After several months of debate — and a few more hours Tuesday — the York City Council unanimously passed a new law designed to tackle the city's trash and property-maintenance problems.

The Neighborhood Improvement Ordinance gives enforcement officers the ability to see a violation, issue a $25 ticket and hopefully get the violation resolved without the involvement of the court system.

A second offense warrants a $50 ticket, followed by a $150 fine on the third offense and $300 for a fourth and all subsequent offenses.

Until Tuesday's meeting, the proposal did not include a warning system. Councilman Michael Helfrich offered that amendment, and it was included after a 3-2 vote.

"I want to make sure that nobody is getting fines before they've been educated on what we're doing here," Helfrich said.

The warning applies only to violations on the offender's owned or rented property — grass taller than 10 inches or trash cans put out for collection too early, for example.

Warnings will not be given to people who dump trash on another person's property. When a warning is issued, the violator will also be given a copy of the ordinance.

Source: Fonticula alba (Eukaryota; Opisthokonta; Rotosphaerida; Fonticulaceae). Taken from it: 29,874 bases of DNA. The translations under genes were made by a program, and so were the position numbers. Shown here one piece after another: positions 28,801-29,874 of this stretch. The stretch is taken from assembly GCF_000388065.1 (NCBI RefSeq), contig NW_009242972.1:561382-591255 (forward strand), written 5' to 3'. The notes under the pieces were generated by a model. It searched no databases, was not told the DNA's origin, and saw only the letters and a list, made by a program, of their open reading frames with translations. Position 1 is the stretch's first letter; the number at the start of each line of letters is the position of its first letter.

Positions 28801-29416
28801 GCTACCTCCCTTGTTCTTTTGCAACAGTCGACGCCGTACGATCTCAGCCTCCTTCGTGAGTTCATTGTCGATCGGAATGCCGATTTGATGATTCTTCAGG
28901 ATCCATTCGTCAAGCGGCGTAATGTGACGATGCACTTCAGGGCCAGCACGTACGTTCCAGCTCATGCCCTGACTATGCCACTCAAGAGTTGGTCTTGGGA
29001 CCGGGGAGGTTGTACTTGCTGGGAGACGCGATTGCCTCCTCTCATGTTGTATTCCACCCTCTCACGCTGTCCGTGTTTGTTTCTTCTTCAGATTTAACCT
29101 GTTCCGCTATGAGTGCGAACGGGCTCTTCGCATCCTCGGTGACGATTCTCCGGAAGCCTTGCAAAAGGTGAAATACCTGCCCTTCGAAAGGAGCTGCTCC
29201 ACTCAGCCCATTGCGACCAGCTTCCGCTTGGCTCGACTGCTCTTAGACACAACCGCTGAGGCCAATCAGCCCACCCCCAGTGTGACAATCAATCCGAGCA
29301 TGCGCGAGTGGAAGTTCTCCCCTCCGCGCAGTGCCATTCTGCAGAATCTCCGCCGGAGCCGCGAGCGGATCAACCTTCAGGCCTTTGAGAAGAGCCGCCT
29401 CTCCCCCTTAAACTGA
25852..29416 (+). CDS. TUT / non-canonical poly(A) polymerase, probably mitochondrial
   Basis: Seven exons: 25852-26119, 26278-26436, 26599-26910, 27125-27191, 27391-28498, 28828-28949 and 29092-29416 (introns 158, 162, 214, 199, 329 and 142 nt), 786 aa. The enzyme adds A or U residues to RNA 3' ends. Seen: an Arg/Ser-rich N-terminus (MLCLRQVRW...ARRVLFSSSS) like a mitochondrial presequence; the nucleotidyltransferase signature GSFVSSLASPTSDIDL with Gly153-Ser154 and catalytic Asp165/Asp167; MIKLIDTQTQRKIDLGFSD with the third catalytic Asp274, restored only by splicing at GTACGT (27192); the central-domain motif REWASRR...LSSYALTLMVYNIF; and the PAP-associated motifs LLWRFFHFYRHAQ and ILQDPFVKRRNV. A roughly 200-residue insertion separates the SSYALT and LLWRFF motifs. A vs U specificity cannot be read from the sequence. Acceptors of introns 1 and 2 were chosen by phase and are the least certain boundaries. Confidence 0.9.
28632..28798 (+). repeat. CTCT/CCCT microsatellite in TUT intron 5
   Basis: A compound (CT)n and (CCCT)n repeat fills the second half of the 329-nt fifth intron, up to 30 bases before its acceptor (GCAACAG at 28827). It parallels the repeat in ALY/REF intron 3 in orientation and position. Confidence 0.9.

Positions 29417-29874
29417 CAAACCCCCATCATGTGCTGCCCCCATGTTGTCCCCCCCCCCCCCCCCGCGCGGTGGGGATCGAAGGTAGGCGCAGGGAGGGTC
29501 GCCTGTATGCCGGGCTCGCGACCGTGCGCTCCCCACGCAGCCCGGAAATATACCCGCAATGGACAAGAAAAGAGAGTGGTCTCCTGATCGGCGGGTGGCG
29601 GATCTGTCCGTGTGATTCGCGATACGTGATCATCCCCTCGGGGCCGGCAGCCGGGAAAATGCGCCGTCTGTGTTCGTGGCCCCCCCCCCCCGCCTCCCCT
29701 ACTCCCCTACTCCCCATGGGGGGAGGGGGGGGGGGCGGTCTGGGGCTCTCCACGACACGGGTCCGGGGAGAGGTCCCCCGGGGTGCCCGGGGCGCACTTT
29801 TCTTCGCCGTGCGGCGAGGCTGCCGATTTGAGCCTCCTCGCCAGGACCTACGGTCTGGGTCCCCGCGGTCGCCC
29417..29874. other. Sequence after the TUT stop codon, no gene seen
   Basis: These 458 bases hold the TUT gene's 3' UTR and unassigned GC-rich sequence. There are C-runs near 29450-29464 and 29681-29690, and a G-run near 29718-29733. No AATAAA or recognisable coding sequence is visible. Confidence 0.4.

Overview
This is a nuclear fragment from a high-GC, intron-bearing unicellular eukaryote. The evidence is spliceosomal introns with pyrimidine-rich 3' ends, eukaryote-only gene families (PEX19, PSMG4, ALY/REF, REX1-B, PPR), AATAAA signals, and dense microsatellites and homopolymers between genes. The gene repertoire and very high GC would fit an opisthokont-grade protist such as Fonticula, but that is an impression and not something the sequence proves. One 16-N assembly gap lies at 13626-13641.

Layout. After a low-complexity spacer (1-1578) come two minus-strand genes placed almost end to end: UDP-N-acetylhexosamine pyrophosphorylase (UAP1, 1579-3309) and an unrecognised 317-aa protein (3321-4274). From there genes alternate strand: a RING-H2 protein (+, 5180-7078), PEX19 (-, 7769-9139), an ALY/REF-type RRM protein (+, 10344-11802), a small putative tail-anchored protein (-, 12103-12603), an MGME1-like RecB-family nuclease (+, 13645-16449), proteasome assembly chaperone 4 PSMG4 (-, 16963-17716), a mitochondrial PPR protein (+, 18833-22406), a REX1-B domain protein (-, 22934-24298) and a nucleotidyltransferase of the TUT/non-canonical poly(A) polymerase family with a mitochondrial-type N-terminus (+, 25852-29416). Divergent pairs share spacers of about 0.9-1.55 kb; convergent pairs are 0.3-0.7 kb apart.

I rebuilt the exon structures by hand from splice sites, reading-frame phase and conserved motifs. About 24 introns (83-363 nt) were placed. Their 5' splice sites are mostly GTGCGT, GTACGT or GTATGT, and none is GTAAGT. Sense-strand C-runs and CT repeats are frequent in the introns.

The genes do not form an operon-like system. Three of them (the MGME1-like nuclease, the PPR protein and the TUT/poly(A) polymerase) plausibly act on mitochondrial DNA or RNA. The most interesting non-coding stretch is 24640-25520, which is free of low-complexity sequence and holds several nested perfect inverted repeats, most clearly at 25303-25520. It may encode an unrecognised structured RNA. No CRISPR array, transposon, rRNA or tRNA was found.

Helfrich said he was concerned about new city residents being slapped with fines for violating laws they didn't know existed.


All of the violations included in the Neighborhood Improvement Ordinance are already illegal. Other examples of the violations that would be subject to the new ticketing system are failing to remove snow from sidewalks, allowing litter to accumulate and storing a junk vehicle.

The new ordinance would circumvent the need for summary citations, which often carry $100 minimum fines and sometimes require appellate hearings at district magistrate offices.

Instead, the city's "hearing officer" would have the authority to deny, uphold or modify the violation ticket.